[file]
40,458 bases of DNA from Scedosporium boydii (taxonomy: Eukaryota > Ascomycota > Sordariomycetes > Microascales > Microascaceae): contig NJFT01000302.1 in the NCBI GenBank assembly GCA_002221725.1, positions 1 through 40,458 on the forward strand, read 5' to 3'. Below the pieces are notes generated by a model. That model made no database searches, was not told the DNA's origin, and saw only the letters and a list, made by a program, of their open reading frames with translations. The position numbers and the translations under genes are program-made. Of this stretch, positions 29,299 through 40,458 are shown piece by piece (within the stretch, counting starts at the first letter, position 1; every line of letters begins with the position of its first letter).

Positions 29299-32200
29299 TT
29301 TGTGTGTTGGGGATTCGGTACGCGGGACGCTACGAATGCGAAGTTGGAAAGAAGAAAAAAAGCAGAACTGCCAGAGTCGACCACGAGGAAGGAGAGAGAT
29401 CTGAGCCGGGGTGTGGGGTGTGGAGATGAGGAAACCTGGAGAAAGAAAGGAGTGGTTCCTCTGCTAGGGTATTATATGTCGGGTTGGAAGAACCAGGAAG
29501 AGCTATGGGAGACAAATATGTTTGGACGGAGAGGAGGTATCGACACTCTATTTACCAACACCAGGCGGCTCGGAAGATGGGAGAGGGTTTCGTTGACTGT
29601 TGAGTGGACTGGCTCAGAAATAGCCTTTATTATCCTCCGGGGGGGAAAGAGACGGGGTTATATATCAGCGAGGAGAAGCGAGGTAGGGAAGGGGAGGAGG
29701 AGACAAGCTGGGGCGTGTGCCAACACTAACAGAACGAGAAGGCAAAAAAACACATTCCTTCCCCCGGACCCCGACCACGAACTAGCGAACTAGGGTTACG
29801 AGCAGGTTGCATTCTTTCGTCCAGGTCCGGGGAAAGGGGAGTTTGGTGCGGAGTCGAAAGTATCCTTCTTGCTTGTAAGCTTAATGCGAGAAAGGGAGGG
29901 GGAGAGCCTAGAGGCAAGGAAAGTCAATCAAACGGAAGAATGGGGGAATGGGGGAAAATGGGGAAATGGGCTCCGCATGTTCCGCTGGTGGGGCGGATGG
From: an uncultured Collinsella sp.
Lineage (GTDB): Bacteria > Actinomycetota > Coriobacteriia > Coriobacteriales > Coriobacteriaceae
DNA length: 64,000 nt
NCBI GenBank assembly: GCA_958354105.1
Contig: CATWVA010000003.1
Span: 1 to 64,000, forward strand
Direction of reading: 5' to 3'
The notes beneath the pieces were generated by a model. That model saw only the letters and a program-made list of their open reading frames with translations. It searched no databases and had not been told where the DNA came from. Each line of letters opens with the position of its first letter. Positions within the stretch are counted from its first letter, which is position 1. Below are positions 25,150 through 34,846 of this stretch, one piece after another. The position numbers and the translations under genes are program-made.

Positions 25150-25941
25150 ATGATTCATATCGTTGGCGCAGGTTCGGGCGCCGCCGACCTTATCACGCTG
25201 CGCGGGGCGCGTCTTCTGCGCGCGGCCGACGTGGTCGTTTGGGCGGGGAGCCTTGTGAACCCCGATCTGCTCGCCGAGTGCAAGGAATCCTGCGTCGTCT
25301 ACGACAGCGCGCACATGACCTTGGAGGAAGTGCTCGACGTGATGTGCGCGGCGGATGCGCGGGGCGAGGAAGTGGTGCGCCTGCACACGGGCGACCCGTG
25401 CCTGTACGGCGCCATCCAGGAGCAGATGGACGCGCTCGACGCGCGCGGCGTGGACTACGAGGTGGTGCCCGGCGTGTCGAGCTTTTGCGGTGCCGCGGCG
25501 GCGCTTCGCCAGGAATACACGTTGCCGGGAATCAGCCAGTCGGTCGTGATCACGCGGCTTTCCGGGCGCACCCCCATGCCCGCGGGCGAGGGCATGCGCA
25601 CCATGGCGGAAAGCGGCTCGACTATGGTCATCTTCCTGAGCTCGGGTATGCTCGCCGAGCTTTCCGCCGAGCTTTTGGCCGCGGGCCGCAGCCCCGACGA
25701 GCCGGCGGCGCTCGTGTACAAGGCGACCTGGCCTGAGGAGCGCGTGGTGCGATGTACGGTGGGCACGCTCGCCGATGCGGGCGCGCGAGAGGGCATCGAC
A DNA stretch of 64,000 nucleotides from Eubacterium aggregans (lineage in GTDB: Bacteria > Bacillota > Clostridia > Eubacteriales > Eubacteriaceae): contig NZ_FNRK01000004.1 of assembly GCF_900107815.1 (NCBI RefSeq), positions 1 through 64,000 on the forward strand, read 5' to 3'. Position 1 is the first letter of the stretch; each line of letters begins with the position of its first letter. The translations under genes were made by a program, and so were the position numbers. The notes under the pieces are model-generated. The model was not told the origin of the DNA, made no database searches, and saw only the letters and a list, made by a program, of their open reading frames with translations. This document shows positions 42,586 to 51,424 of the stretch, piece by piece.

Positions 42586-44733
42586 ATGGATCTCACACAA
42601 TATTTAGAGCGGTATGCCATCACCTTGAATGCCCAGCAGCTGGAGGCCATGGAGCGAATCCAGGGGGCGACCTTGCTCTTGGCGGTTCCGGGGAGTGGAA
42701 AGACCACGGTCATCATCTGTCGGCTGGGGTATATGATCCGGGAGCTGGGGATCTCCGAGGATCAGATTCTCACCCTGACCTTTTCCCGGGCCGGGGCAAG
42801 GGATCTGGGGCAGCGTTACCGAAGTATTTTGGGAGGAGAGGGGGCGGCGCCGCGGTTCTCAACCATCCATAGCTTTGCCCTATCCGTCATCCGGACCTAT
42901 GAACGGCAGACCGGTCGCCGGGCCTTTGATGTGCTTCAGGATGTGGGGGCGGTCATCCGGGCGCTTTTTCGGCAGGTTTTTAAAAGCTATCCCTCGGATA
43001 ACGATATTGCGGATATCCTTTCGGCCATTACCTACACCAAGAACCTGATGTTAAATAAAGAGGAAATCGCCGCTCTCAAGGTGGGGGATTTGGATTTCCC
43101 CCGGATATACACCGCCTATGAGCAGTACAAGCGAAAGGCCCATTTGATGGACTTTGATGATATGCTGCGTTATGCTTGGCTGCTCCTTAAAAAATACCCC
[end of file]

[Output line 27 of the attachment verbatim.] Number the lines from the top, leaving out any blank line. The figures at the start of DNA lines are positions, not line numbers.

A DNA stretch of 64,000 nucleotides from Eubacterium aggregans (lineage in GTDB: Bacteria > Bacillota > Clostridia > Eubacteriales > Eubacteriaceae): contig NZ_FNRK01000004.1 of assembly GCF_900107815.1 (NCBI RefSeq), positions 1 through 64,000 on the forward strand, read 5' to 3'. Position 1 is the first letter of the stretch; each line of letters begins with the position of its first letter. The translations under genes were made by a program, and so were the position numbers. The notes under the pieces are model-generated. The model was not told the origin of the DNA, made no database searches, and saw only the letters and a list, made by a program, of their open reading frames with translations. This document shows positions 42,586 to 51,424 of the stretch, piece by piece.